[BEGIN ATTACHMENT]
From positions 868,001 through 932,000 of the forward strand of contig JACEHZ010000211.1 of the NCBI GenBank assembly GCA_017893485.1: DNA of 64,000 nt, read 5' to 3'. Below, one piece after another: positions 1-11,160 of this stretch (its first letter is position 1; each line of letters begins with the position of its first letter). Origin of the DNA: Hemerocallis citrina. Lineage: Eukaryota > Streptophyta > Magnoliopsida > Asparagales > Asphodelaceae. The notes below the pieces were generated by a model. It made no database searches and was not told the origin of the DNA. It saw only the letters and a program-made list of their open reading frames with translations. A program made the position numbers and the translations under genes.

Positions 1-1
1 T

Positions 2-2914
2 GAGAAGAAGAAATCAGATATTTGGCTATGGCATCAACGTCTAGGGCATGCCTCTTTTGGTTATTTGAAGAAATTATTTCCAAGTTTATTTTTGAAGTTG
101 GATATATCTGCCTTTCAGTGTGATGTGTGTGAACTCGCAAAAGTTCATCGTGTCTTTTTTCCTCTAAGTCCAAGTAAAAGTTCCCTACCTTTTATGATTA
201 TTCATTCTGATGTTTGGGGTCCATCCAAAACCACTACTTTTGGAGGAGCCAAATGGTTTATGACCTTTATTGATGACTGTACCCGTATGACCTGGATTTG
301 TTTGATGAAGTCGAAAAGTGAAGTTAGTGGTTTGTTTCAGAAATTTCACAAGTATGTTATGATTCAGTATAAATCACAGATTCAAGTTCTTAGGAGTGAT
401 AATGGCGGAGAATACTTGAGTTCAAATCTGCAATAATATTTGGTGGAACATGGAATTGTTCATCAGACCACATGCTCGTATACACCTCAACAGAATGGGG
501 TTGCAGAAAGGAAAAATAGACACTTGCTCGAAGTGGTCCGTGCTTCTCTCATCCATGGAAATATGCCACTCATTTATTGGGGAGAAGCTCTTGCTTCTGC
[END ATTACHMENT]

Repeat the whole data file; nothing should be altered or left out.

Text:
From positions 868,001 through 932,000 of the forward strand of contig JACEHZ010000211.1 of the NCBI GenBank assembly GCA_017893485.1: DNA of 64,000 nt, read 5' to 3'. Below, one piece after another: positions 1-11,160 of this stretch (its first letter is position 1; each line of letters begins with the position of its first letter). Origin of the DNA: Hemerocallis citrina. Lineage: Eukaryota > Streptophyta > Magnoliopsida > Asparagales > Asphodelaceae. The notes below the pieces were generated by a model. It made no database searches and was not told the origin of the DNA. It saw only the letters and a program-made list of their open reading frames with translations. A program made the position numbers and the translations under genes.

Positions 1-1
1 T

Positions 2-2914
2 GAGAAGAAGAAATCAGATATTTGGCTATGGCATCAACGTCTAGGGCATGCCTCTTTTGGTTATTTGAAGAAATTATTTCCAAGTTTATTTTTGAAGTTG
101 GATATATCTGCCTTTCAGTGTGATGTGTGTGAACTCGCAAAAGTTCATCGTGTCTTTTTTCCTCTAAGTCCAAGTAAAAGTTCCCTACCTTTTATGATTA
201 TTCATTCTGATGTTTGGGGTCCATCCAAAACCACTACTTTTGGAGGAGCCAAATGGTTTATGACCTTTATTGATGACTGTACCCGTATGACCTGGATTTG
301 TTTGATGAAGTCGAAAAGTGAAGTTAGTGGTTTGTTTCAGAAATTTCACAAGTATGTTATGATTCAGTATAAATCACAGATTCAAGTTCTTAGGAGTGAT
401 AATGGCGGAGAATACTTGAGTTCAAATCTGCAATAATATTTGGTGGAACATGGAATTGTTCATCAGACCACATGCTCGTATACACCTCAACAGAATGGGG
501 TTGCAGAAAGGAAAAATAGACACTTGCTCGAAGTGGTCCGTGCTTCTCTCATCCATGGAAATATGCCACTCATTTATTGGGGAGAAGCTCTTGCTTCTGC